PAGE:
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How Brexit stuffed the City

The banks pay huge amounts of tax. If they lose business, then Britain’s economy will suffer

The Square Mile financial district has been put at serious risk by Brexit. Photo: View Pictures/Hufton+ Crow/Universal Images/Getty

The financial services sector is a huge part of the British economy, one of the UK’s very few world-class sectors and an exporting success story. It also pays around £75bn of tax each year.

Many of the funders of the Brexit campaign were wealthy, free-market, libertarian, right wing financiers, who wanted to get the government and regulators off their backs. They wanted London to be Singapore-on-Thames, which would churn out massive profits. As Guy Hands explained in these pages only a few weeks ago: “What Brexit was largely about was people at the top being able to employ the rest of the country for a lot less, and pay a lot less tax, and live in a different environment.”

But the Square Mile has been put at serious risk by Brexit itself. The Brexiteer argument now says that, because we are losing market share to the EU and New York, we must slash regulations and taxes – for the wealthy, that is.

See, for instance, the former head of the London Stock Exchange (LSE) Xavier Rolet, who told the Daily Telegraph that the only way to arrest the City’s decline was via a total “recalibration of the UK’s punitive fiscal and regulatory framework”.

These people supported Brexit because in the ensuing crisis they hoped to win the argument for a new City red in tooth and claw. Brexit would mean that this would be the only way forward. But instead, the Paris stock exchange is now the largest in Europe, having eclipsed the London Stock Exchange. London is still the largest financial centre, but it is losing business and jobs to those rivals.

Large companies are not bothering to float on the LSE. It is too small and parochial, and has too few investors willing to back high-tech start-ups and long-term risky ventures. Those firms are going to New York. London has lost almost all of its EU share trading business to Amsterdam, and 20% of its share of euro-denominated derivatives trading.

The EU also has its eye on London’s euro clearing business – this is the back-room plumbing of international finance, the behind-the-scenes work to arrange the transactions carried out by traders. Brussels wants financial activity denominated in euros to go into the eurozone.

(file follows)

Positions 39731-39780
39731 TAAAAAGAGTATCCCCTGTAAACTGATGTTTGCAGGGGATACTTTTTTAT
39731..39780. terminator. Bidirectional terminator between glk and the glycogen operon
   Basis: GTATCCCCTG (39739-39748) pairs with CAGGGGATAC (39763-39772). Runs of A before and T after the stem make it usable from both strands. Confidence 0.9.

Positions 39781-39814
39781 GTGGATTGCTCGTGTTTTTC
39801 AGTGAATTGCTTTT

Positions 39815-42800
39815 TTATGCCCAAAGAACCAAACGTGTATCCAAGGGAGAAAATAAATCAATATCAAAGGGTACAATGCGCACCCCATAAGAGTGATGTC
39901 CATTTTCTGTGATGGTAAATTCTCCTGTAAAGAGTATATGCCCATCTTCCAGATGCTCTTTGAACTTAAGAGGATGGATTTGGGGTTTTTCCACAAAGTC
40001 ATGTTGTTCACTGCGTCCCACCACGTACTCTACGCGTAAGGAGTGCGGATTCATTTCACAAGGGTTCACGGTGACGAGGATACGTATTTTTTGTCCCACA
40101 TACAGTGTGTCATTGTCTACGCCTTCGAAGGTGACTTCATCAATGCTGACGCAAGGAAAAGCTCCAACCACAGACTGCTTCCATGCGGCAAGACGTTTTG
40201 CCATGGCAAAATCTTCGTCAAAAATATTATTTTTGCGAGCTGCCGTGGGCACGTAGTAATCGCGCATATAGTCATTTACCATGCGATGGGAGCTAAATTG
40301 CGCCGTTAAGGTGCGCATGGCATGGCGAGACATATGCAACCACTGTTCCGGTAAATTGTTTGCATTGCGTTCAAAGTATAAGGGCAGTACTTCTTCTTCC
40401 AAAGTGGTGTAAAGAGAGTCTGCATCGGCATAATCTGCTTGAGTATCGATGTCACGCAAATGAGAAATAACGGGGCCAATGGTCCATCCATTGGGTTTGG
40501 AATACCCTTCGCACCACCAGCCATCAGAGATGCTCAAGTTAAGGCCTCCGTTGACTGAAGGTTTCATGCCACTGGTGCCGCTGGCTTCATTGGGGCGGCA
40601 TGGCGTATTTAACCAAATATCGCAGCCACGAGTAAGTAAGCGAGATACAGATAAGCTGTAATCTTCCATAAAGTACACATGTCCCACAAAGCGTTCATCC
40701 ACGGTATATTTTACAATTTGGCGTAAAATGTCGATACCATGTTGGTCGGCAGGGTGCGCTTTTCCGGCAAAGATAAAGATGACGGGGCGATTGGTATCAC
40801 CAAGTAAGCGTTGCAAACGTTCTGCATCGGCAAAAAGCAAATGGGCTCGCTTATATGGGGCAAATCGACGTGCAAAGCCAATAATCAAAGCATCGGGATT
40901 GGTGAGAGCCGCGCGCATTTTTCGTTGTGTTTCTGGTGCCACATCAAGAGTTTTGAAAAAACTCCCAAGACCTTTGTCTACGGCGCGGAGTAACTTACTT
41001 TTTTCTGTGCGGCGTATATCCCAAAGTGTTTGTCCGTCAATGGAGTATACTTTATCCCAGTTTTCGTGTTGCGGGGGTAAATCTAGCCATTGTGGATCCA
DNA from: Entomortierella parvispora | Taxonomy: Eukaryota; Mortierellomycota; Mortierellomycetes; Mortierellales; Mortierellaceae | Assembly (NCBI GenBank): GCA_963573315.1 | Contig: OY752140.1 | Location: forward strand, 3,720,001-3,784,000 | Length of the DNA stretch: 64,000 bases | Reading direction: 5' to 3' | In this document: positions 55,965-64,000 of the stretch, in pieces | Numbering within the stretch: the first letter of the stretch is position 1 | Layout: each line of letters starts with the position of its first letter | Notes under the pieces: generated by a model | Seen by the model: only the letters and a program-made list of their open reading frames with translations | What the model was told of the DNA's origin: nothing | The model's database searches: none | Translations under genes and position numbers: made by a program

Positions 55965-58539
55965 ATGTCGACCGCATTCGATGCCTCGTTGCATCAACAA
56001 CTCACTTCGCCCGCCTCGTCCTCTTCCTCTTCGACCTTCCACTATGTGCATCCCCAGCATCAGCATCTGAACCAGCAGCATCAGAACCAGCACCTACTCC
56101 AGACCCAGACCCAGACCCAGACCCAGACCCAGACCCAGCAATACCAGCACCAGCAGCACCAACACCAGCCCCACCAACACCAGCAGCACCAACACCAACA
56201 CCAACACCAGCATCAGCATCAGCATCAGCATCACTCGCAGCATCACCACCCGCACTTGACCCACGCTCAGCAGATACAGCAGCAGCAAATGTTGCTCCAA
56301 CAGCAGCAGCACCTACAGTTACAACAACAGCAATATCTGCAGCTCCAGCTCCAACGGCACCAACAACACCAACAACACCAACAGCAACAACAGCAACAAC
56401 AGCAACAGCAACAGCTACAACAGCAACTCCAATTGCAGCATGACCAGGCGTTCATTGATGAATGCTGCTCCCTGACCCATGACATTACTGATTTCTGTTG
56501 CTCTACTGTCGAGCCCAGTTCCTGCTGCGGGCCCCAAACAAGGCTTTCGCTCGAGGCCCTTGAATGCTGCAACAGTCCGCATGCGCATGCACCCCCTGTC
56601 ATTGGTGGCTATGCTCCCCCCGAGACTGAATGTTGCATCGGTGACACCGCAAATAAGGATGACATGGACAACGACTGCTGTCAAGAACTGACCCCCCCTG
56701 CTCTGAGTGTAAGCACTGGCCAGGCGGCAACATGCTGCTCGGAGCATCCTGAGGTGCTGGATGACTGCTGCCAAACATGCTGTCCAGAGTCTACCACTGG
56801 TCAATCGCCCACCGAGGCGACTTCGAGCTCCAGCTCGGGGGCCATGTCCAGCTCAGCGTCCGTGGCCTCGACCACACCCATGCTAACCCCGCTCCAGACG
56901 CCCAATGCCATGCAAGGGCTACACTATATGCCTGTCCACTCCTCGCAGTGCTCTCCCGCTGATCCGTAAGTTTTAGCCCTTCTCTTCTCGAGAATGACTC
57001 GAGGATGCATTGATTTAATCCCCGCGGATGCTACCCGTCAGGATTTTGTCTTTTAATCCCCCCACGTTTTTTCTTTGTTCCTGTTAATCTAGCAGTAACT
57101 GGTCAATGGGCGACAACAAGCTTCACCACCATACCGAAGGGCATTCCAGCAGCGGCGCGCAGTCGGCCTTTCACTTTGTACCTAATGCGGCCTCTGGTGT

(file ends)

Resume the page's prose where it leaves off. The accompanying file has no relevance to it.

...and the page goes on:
To the Brexit ultras, this is the perfect reason why the UK must deregulate financial services and let the entrepreneurs off the leash. A Big Bang 2.0 was what they wanted; what they got were the so-called Edinburgh Reforms, named after the city where the then chancellor Jeremy Hunt announced them. They include:

  • lifting the cap on bankers’ bonuses, brought in after the financial crisis of 2008;
    • relaxing the “ring fencing” rules that are designed to keep investment banking separate from high street banking. Normally considered essential to avoid high street banks going bust because of speculative investment strategies (see the credit crunch);
      • repealing and reforming EU rules dating from Britain’s membership and “building a smarter regulatory framework for the UK”. Although how and when is not clear;
      • telling regulators that they must take into account the UK’s global competitiveness when writing new rules. Being under-regulated and riskier, what could go wrong?

        Many of these changes were possible without Brexit. But abolishing rules, regulations, checks and balances is not a rational move. Britain’s financial sector has to do business in the EU, US, Japan and China, all of which have tough rules of their own. Watering down your own regulations is of very limited use when competing for foreign business.

        On top of that, the City has, because of Brexit, lost the right to passporting in the EU. Passporting means that if you are regulated in one EU member state you are in effect regulated in all of them. But the UK failed to negotiate a continuation of this scheme after Brexit. Now, City based firms will either have to comply with the different requirements of individual member states or rely on something called “equivalence” – an agreement from the EU that your regulations, although not identical, are equivalent to their own.

        The problem is that equivalence does not cover the whole range of financial services, and most importantly it can be withdrawn by the EU, at any time, with just 30 days’ notice.

        To be brutal, if the UK did tear up its rule book, the EU would just cancel the equivalence agreements for financial firms based in the UK, meaning they could not operate in the EU – that would immediately cut away 40% of their business.

        Brexit supporters seemed to forget that to do international business they have to follow other people’s rules, and that access to the EU was to a very large part dependent on the UK’s membership of the Single Market. Also, once outside the EU, they would be competitors and rivals, have no say on EU legislation, and their business on the continent would be carried out at the whim of the European Commission.

        Considering that the City, its firms and staff contribute huge amounts to the Treasury’s coffers, and to the size and success of the British economy, this was a quite ridiculous act of vanity-driven self-harm.

        But don’t worry too much about the demented fools who backed this madness, because they don’t worry about or even notice you. They are multimillionaires; they can live anywhere they want, and when they abandon the sinking ship they will take their money with them.

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